5 Simple Steps to Better Color Pictures

Written by Ken Henderson

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Underexpose for positive film and digital, overexpose for negative film You can increase your color saturation by slightly adjusting your exposure. Generally speaking, for negative film, color saturation will increase with slight overexposure. For digital and positive film a slight underexposure should increase your color saturation. Play around with it by bracketing as mentioned above.

Use higher saturation film or camera settings If you are using film you can purchase films that are designed to yield higher color saturation. If you are using digital, most digital camera’s will let you select different degrees of saturation. Read your camera manual to learn how to do this.

Fill in shadows A lot ofrepparttar scenes you will photograph will have a contrast range that is outsiderepparttar 149147 ability of your film or digital camera to record. That is to sayrepparttar 149148 exposure range fromrepparttar 149149 shadows torepparttar 149150 highlights is too great to record allrepparttar 149151 detail. Eitherrepparttar 149152 highlights will “blow out” (be solid white) orrepparttar 149153 shadows will “block up” (be solid black) or both! The best way I have found to handle this situation is to getrepparttar 149154 proper exposure forrepparttar 149155 highlight areas and fill inrepparttar 149156 shadows with some form of supplementary light, such as an on camera flash or a reflector fill card. A reflector fill card can be white, silver or gold and you use it to reflect light intorepparttar 149157 shadow side of your subject. As for using your on camera flash, read your manual to see how to set uprepparttar 149158 flash for “fill flash” and give it a try. If your camera allows for it, make sure your flash exposure is set so it is a stop or two weaker thenrepparttar 149159 main light of your scene. A lot of camera’s now have a way to change your flash exposure when it is set to fill flash.

Ken is a long time photography enthusiast who has created a web based publication on photography techniques. See more tips and techniques at www.explore-photography.com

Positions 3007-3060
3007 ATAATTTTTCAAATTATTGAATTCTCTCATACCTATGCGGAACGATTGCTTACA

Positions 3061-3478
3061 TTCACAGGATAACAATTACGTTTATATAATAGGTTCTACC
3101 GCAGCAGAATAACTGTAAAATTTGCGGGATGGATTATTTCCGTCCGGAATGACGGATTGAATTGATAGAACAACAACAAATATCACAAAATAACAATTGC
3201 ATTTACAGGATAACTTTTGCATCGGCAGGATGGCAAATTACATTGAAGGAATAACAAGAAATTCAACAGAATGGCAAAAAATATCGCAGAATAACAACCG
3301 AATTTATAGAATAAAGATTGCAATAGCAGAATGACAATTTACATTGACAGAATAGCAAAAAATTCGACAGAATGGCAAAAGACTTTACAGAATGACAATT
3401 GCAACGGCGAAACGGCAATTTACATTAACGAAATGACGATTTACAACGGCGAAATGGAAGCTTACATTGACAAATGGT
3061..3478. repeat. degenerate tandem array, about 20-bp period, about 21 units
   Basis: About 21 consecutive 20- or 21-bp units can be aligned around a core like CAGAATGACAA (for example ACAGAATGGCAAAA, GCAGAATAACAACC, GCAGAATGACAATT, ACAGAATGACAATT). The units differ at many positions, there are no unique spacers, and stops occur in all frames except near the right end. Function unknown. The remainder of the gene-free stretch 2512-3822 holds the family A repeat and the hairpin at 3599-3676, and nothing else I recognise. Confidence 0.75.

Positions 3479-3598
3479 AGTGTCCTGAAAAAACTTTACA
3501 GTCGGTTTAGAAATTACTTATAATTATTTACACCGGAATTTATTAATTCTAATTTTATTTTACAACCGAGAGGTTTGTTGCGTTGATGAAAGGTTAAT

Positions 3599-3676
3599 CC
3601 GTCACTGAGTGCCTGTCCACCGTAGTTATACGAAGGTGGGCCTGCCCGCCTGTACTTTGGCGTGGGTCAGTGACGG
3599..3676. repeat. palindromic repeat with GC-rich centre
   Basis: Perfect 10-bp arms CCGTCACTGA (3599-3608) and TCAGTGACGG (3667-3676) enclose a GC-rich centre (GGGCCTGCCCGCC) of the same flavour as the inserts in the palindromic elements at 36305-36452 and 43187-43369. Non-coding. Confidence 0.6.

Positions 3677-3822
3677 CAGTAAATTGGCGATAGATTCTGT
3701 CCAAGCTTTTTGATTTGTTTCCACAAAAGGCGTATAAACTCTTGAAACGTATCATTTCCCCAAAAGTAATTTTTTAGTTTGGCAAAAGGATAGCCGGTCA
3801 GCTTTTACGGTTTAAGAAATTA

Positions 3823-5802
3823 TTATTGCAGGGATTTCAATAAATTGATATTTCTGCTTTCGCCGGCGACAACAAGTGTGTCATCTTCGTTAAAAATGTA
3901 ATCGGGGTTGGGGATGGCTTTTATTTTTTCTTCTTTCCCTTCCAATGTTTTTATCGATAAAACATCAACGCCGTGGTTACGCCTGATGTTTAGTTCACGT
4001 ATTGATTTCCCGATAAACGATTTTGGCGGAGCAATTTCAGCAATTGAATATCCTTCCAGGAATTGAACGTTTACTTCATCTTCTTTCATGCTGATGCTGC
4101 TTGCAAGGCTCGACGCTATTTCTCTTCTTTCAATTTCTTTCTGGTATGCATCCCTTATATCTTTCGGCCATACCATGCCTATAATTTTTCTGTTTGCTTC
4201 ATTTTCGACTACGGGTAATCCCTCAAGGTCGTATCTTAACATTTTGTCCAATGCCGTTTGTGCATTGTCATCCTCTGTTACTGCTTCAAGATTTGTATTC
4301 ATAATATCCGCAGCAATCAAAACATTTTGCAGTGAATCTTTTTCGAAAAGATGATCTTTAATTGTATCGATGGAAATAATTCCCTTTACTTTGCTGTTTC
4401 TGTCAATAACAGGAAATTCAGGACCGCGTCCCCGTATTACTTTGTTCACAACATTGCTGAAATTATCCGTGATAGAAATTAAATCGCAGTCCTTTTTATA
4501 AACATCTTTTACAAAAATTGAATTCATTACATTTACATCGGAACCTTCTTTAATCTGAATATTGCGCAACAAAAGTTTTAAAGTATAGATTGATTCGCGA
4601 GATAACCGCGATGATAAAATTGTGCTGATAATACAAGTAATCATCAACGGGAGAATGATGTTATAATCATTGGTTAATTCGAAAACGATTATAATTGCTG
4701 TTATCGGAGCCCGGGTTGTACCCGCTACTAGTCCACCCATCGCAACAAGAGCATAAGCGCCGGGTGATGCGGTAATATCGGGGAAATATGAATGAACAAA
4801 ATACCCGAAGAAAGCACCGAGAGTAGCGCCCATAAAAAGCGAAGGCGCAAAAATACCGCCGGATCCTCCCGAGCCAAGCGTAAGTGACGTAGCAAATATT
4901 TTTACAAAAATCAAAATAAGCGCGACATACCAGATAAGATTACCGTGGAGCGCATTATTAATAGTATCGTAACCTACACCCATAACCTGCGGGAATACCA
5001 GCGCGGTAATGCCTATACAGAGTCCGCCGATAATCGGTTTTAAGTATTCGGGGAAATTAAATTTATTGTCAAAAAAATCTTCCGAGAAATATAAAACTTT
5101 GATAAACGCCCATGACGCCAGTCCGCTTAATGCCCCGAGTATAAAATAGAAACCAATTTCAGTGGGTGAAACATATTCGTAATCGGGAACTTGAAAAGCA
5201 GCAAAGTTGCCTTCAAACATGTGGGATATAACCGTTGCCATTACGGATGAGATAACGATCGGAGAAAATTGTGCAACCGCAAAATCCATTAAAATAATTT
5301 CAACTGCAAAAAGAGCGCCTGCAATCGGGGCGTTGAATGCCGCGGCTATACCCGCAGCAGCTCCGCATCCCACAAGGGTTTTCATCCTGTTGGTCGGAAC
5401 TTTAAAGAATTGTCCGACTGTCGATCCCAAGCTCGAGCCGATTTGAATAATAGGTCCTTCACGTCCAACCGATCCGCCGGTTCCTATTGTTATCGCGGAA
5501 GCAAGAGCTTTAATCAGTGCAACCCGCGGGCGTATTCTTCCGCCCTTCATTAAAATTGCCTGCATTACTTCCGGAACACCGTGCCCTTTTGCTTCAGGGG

Coin Grading

Written by Jon Gammon

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How to Grade US Coins is a great starter for hobbyist trying to learnrepparttar art of coin grading. This book will go over allrepparttar 149146 different aspects of coin grading, and allrepparttar 149147 different grades of coins. It is a great reference to any hobbyist, and comes highly recommended. Professional Coin Grading Service is a great service for those who either have had a hard time learningrepparttar 149148 fine art, or need a professional grading service to grade a particular rare coin. They also come highly recommended, and for some of your more finer specimens, a professional coin grading service isrepparttar 149149 way to go, to get a more accurately graded coin. So check out our coin grading button, and learnrepparttar 149150 different types of grades for your coins, readrepparttar 149151 recommended reading on grading your US coins, or have a professional coin grading service dorepparttar 149152 work for you. Either way, accurately having your coins graded will easily put a value on your collection, and could quite save you a lot of money inrepparttar 149153 buying of coins for your collection.

Jon Gammon is the author and webmaster at The Coin Alley, visit the website to learn all about the wonderful world of coin collecting.

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